- Regeneron and its pharma partner Sanofi on Wednesday won a temporary reprieve from the court-ordered injunction on sales of the high cholesterol drug Praluent (alirocumab) in the U.S., which had been set to take effect on Feb. 21.
- Praluent will now remain on the market throughout Sanofi and Regeneron's appeal of the district court ruling on the patent dispute with PCSK9 rival Amgen. Federal judge Sue Robinson had surprised many by granting Amgen's request for a permanent injunction on Praluent early last month.
- The positive news helped to lift Regeneron in Thursday trading despite the release of 2017 guidance forecasting slowing growth for sales of Regeneron's flagship eye drug Eylea (aflibercept).
Eylea, approved for diabetic macular edema and diabetic retinopathy, makes up the lion's share of Regeneron's revenues. Last year, the drug pulled in $3.3 billion in sales, up 24% from 2015 and accounting for nearly 70% of the New York biotech's total revenues.
While company CEO Len Schleifer emphasized that Eylea still has room to grow, its clear from the 2017 guidance that the torrid sales growth seen to date will slow. For the year, Regeneron is forecasting single digit percentage growth over 2016 sales, although it did not give further specificity on where in that range Eylea is likely to land.
Schleifer also said that this would be the final year Regeneron plans to give specific guidance on Eylea sales, as the company begins to fill out its portfolio of marketed drugs and lessen its reliance on a single revenue stream.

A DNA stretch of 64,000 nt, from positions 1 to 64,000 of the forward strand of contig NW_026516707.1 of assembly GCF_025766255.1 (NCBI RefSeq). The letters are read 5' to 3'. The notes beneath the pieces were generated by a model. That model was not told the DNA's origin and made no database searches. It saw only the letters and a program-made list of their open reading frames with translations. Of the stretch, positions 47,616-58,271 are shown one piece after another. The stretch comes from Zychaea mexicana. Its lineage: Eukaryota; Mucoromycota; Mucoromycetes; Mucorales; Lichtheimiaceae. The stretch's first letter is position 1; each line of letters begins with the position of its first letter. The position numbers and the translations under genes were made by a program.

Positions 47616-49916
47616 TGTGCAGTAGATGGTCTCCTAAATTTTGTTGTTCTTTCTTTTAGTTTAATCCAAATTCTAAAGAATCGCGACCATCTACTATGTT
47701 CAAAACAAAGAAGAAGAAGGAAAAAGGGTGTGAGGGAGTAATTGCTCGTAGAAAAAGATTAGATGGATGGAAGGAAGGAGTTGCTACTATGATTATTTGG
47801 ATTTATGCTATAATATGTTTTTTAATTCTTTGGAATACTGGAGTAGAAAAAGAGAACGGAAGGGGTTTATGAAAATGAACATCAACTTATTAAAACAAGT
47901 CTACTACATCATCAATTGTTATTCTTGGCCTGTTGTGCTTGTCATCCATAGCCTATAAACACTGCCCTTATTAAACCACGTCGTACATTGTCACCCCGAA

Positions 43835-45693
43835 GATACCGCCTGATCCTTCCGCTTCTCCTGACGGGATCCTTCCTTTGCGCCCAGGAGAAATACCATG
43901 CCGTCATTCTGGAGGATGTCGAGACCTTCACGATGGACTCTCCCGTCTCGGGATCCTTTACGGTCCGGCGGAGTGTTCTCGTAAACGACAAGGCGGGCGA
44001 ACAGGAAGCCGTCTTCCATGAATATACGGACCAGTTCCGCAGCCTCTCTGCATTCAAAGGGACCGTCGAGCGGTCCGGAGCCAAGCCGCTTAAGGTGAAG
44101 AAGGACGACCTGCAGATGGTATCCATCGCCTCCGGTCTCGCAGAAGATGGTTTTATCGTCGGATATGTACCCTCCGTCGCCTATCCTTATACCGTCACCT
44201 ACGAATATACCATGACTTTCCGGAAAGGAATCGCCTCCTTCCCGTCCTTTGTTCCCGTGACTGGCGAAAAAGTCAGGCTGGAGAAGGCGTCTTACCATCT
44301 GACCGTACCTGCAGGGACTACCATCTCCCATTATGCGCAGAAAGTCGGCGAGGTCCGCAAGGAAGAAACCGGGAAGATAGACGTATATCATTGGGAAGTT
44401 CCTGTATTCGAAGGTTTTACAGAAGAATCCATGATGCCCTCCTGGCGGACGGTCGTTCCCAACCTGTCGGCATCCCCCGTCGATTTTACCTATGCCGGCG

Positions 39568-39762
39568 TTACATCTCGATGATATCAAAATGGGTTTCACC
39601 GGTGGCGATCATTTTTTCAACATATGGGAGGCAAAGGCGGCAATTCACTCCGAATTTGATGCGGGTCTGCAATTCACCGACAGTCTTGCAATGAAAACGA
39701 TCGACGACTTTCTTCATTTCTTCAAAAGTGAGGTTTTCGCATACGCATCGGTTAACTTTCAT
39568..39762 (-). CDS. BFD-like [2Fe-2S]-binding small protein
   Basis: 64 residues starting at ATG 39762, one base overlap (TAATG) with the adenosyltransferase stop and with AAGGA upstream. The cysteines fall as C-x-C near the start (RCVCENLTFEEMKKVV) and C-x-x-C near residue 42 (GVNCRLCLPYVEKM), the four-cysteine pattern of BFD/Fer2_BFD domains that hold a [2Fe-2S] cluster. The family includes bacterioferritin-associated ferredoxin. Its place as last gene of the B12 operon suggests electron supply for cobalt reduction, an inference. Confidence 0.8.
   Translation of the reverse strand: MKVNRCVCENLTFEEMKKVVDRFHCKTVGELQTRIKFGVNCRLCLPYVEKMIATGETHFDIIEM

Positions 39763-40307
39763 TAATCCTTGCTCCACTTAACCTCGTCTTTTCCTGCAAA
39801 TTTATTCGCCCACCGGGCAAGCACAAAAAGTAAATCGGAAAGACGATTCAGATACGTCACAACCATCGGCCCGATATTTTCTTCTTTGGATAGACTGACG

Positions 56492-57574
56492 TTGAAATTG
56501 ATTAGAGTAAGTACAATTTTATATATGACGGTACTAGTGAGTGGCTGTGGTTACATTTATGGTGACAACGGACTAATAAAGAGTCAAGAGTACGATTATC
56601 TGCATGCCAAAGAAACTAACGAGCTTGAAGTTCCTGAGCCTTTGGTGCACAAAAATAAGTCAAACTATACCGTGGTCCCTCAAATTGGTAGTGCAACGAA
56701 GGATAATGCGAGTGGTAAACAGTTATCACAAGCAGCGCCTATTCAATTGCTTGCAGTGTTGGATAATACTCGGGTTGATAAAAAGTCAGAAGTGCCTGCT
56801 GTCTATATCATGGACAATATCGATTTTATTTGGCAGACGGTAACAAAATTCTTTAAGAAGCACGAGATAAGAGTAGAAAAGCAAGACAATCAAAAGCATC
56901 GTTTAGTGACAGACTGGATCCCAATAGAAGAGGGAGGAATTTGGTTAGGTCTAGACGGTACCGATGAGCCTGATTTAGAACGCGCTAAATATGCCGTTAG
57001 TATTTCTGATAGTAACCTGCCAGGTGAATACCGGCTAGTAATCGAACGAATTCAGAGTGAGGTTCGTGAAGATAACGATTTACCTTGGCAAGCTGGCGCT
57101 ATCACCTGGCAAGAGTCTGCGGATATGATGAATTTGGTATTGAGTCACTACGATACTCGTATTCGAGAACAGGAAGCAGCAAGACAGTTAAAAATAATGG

Headlining that pipeline are Dupixent (dupilumab) and Kevzara (sarilumab), both of which are in collaboration with Sanofi. The companies expect to win approval for Dupixent in moderate-to-severe atopic dermatitis by the end of March. Schleifer indicated field staff are fully trained in anticipation of launch.
Regeneron has high expectations for Dupixent, believing the IL-4/IL-13 inhibitor can forge a lucrative new market from a patient population underserved by topical treatments and corticosteroids. Evaluate Pharma predicts the drug could eventually command sales of over $4.5 billion by 2022 (which would accrue to both Sanofi and Regeneron).
Kevzara, after being dealt an embarrassing rejection by the FDA for manufacturing-related issues at a Sanofi plant, is back on track and a resubmission of an application for approval should be completed by the end of the first quarter.
Regeneron indicated a successful resubmission would likely receive a target action date in the second quarter with a two-month review cycle.
Schleifer, while recognizing the continued importance of Eylea, stressed that Regeneron was doing all it can to make its late-stage pipeline a commercial success.
The temporary stay of the injunction on Praluent should also give Regeneron and Sanofi a boost, even if the eventual outcome of the litigation is unclear at this point. Regeneron, for example, has baked in a full year of Praluent sales into its 2017 guidance. Without a stay during the appeal, that might have had to be revisited.